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Margarita Photodermatitis

Last updated June 11, 2017

Reviewed by: Lester Fahrner, MD

Approved by: Krish Tangella MD, MBA, FCAP

Phytophotodermatitis (PPD) is a common condition that is caused when there is an accidental or intentional contact with certain plants or plant products followed by sun exposure, which results in skin inflammation and burning sensation.


The topic Margarita Photodermatitis you are seeking is a synonym, or alternative name, or is closely related to the medical condition Phytophotodermatitis.

Quick Summary:

  • Phytophotodermatitis (PPD) is a common condition that is caused when there is an accidental or intentional contact with certain plants or plant products followed by sun exposure, which results in skin inflammation and burning sensation
  • Phytophotodermatitis is a common skin condition. It is named after the terms “phyto” indicating plant, “photo” indicating light, and “dermatitis” indicating skin inflammation
  • Some common plants and plant products that can trigger the condition include citrus fruits, vegetables such as carrots and celery, and some plant oils and fragrances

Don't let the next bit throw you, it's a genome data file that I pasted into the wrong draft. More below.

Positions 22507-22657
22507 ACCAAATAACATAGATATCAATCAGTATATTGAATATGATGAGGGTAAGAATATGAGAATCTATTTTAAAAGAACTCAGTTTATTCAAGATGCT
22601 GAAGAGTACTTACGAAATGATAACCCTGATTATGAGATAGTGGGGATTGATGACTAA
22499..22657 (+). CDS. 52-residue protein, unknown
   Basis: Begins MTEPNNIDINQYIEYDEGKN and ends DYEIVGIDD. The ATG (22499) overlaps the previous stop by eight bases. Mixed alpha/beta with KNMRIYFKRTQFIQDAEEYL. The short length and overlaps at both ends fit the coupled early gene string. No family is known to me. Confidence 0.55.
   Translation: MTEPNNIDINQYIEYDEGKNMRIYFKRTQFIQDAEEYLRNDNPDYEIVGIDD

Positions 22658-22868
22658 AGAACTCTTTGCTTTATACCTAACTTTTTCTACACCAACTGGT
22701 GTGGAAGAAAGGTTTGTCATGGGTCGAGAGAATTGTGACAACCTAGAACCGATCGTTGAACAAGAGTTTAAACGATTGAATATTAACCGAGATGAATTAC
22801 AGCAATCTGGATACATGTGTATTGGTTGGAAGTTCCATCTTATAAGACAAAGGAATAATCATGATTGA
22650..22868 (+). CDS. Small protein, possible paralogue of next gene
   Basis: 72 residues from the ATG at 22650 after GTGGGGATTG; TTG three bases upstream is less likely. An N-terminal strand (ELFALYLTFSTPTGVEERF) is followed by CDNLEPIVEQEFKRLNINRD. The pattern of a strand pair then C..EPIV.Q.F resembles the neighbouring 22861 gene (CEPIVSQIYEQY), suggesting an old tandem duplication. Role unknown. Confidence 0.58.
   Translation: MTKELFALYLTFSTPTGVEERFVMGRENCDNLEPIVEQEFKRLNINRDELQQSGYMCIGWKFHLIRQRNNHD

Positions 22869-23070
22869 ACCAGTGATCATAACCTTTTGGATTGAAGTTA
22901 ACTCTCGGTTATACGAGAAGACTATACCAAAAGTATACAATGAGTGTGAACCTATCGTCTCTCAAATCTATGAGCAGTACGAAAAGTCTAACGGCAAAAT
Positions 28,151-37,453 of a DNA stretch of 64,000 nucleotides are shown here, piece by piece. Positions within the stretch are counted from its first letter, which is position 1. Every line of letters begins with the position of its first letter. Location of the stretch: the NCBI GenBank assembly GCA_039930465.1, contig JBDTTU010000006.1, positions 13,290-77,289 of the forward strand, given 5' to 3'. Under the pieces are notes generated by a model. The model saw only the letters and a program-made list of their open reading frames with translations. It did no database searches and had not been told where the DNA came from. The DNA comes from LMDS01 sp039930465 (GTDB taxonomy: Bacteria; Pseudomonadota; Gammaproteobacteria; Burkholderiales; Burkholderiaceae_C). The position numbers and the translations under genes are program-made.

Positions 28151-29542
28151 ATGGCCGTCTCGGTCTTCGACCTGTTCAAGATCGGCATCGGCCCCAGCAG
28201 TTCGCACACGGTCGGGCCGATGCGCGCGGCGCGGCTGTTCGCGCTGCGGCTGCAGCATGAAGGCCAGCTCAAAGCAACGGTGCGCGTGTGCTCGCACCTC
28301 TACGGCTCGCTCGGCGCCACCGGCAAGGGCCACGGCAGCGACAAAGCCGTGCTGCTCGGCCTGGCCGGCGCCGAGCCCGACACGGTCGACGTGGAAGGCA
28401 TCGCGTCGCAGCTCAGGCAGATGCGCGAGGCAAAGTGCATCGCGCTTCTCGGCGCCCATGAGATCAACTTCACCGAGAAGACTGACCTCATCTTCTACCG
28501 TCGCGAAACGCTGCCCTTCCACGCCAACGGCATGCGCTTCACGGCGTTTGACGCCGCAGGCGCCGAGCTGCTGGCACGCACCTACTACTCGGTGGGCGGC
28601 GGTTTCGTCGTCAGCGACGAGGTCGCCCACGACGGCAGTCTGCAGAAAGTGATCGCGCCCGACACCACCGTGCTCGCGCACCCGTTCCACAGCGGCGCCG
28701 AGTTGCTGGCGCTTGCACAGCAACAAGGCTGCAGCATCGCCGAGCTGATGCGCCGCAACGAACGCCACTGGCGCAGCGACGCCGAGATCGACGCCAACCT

• Some of the common signs and symptoms include red rashes and bumps on the skin, lesions or patches that resemble burns, and the presence of blisters that drain fluid. A superimposed bacterial or fungal infection can be a complication of Phytophotodermatitis
  • The treatment of Phytophotodermatitis involves a complete avoidance of the causative agent and the use of medications that may include corticosteroids and antihistamines. The condition typically resolves in a short period of time, usually without any complications
  • Identification of plants and plant-based products that are skin allergens and irritants is the first and foremost preventive measure

Please find comprehensive information on Phytophotodermatitis regarding definition, distribution, risk factors, causes, signs & symptoms, diagnosis, complications, treatment, prevention, prognosis, and additional useful information HERE.

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Reviewed and Approved by a member of the DoveMed Editorial Board
First uploaded: June 11, 2017
Last updated: June 11, 2017